BOC, heeding Duterte, adds 10 percent tax on oil imports to raise COVID-19 funds
The Bureau of Customs (BOC) will start collecting an additional 10 percent duty on oil imports, an essential product, following President Rodrigo Duterte’s directive to raise more funds for COVID-19 response.
Customs Commissioner Rey Leonardo B. Guerrero issued Customs Memorandum Circular (CMC) No. 125-2020 on May 5, telling all deputy commissioners, district and port collectors to enforce Executive Order No. 113.
The EO temporarily modified rates levied on imported crude petroleum oil and refined petroleum products effective on May 6.
Assistant Customs Commissioner Philip C. Maronilla, also BOC spokesperson, told Inquirer that this would allow the bureau to collect P20 billion in additional revenue.
Guerrero said oil imports, “regardless of the country of origin, which are entered and withdrawn from warehouses in the Philippines for consumption” will be subjected to the temporary additional duty aside from their existing most favored nation (MFN) and preferential import duties.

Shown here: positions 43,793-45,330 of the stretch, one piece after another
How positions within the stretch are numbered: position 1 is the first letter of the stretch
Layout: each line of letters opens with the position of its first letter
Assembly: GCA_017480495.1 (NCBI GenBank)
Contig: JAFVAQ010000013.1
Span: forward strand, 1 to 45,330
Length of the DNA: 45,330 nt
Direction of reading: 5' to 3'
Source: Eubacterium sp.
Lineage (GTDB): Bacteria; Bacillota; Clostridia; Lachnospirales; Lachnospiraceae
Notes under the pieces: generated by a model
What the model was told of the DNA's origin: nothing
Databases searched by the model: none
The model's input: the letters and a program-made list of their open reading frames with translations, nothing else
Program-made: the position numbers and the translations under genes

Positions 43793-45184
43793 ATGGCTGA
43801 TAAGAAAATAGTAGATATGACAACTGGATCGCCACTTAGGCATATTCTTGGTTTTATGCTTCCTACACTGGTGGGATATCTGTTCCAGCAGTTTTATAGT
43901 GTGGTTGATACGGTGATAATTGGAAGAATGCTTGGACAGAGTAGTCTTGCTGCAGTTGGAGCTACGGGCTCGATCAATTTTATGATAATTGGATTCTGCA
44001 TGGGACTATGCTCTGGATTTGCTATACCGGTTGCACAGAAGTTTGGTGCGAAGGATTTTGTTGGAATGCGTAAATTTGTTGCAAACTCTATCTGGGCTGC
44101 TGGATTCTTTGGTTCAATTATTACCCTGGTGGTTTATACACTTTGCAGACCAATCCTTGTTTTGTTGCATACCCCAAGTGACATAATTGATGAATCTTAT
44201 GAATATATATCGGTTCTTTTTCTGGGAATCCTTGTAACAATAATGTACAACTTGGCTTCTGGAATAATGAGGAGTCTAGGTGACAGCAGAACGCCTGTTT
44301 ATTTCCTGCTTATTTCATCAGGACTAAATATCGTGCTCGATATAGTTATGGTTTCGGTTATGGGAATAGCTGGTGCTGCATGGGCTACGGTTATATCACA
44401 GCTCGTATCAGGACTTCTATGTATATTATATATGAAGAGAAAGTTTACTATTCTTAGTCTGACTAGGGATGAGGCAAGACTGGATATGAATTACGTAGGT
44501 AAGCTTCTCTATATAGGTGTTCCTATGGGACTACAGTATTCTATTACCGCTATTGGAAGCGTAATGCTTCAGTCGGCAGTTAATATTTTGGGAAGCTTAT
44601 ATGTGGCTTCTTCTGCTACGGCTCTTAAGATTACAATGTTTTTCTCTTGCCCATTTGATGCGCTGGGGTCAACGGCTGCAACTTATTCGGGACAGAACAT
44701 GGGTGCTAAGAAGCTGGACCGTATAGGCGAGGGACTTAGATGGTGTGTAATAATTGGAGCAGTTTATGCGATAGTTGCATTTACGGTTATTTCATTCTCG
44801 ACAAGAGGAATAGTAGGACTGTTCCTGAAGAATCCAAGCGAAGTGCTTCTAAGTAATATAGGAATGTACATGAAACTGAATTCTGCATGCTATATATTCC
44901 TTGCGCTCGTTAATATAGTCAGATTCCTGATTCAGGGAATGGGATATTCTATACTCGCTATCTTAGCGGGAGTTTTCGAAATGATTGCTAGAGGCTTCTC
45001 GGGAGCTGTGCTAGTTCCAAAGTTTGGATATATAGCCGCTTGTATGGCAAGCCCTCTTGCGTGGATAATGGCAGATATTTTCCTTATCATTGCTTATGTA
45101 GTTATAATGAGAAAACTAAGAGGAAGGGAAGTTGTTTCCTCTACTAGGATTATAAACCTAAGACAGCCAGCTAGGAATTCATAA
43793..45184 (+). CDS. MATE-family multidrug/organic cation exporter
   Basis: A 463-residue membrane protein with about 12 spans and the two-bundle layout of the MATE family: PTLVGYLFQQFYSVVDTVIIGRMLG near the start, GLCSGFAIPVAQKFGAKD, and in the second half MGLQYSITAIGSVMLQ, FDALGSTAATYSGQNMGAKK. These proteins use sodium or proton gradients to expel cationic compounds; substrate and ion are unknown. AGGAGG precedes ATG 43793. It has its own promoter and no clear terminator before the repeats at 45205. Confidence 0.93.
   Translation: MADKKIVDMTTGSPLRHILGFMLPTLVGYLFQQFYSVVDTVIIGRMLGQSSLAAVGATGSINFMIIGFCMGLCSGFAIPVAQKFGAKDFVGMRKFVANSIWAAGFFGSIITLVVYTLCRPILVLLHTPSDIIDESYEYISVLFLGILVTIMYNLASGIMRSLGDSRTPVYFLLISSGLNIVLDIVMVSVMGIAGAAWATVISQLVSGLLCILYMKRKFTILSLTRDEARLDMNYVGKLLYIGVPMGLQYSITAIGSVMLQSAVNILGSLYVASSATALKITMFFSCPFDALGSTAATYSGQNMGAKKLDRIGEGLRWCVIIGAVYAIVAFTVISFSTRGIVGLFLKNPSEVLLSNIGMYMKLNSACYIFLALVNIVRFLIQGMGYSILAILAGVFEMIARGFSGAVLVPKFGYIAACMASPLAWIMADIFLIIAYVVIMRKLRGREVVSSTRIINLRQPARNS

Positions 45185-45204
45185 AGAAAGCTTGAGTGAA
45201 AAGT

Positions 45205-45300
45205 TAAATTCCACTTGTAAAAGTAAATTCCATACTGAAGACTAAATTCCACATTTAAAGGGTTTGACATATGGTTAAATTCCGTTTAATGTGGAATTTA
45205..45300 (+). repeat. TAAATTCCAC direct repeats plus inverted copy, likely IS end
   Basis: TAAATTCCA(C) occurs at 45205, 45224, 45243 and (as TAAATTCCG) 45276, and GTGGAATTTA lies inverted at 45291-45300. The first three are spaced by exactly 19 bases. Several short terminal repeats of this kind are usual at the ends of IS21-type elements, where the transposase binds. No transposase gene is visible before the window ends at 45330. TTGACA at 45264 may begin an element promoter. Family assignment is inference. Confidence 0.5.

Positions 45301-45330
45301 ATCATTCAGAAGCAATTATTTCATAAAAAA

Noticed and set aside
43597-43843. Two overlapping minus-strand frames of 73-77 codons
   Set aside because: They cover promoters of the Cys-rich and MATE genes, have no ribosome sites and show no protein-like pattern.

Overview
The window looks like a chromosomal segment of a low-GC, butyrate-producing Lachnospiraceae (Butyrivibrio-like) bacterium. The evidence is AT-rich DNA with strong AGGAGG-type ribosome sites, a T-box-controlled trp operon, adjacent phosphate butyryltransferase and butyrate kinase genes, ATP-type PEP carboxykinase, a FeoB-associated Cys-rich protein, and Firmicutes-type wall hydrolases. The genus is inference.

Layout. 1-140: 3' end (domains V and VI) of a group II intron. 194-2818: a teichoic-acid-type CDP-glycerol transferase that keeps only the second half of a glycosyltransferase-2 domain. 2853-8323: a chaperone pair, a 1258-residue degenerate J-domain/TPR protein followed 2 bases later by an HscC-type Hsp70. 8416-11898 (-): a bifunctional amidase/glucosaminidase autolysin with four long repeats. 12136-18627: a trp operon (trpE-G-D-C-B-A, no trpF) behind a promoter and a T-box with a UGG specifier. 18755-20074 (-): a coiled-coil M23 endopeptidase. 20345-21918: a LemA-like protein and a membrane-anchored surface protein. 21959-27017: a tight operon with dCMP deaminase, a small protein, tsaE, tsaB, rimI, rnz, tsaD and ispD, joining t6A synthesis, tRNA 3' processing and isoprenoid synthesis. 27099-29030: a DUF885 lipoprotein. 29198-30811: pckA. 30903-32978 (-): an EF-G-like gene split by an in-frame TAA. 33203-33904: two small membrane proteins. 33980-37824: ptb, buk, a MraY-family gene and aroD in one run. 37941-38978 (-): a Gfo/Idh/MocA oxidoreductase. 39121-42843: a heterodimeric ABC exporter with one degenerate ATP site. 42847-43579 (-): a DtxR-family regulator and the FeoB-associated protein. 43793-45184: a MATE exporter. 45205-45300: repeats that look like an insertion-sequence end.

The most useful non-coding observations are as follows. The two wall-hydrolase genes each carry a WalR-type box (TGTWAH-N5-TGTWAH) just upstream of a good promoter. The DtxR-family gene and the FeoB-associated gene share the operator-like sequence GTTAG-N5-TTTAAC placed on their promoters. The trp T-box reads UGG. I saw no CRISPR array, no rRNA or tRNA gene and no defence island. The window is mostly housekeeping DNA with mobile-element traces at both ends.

“For petroleum products covered under the fuel marking program of the BOC, all district and port collectors must ensure that the additional 10-percent import duties as provided by EO 113 are assessed, levied, and paid, prior to fuel marking,” Guerrero said.
Under the fuel marking guidelines issued last year, the BOC conducts fuel marking in depots, tank trucks, vessels, warehouses and other fuel-transporting vehicles.
The fuel marking program—wherein a chemical marker gets injected into tax-paid goods—covered all taxable oil products, except Jet A-1, Avgas, crude oil, and liquefied petroleum gas (LPG).
The Customs Modernization and Tariff Act (CMTA) empowered the President to adjust oil import duties “in the interest of general welfare and natural security,” EO 113 noted.
In this case, the six-month state of calamity due to the COVID-19 pandemic required more money to fund the social amelioration program (SAP) and other safety nets for vulnerable sectors, especially poor households who lost sources of livelihood in the Luzon-wide lockdown.
Guerrero reminded BOC officials and employees that under the CMTA, “imported goods shall be subject to the import duty rates under the applicable tariff heading that are effective at the date of importation or upon withdrawal from the warehouse for consumption.”
“EO 113 shall remain effective until such time that Republic Act (RA) No. 11469 or the Bayanihan to Heal as One Act ceases to take effect, or upon the reversion of the modified rates of import duty to zero percent as international oil prices increase, whichever is earlier,” Guerrero said.
Edited by TSB
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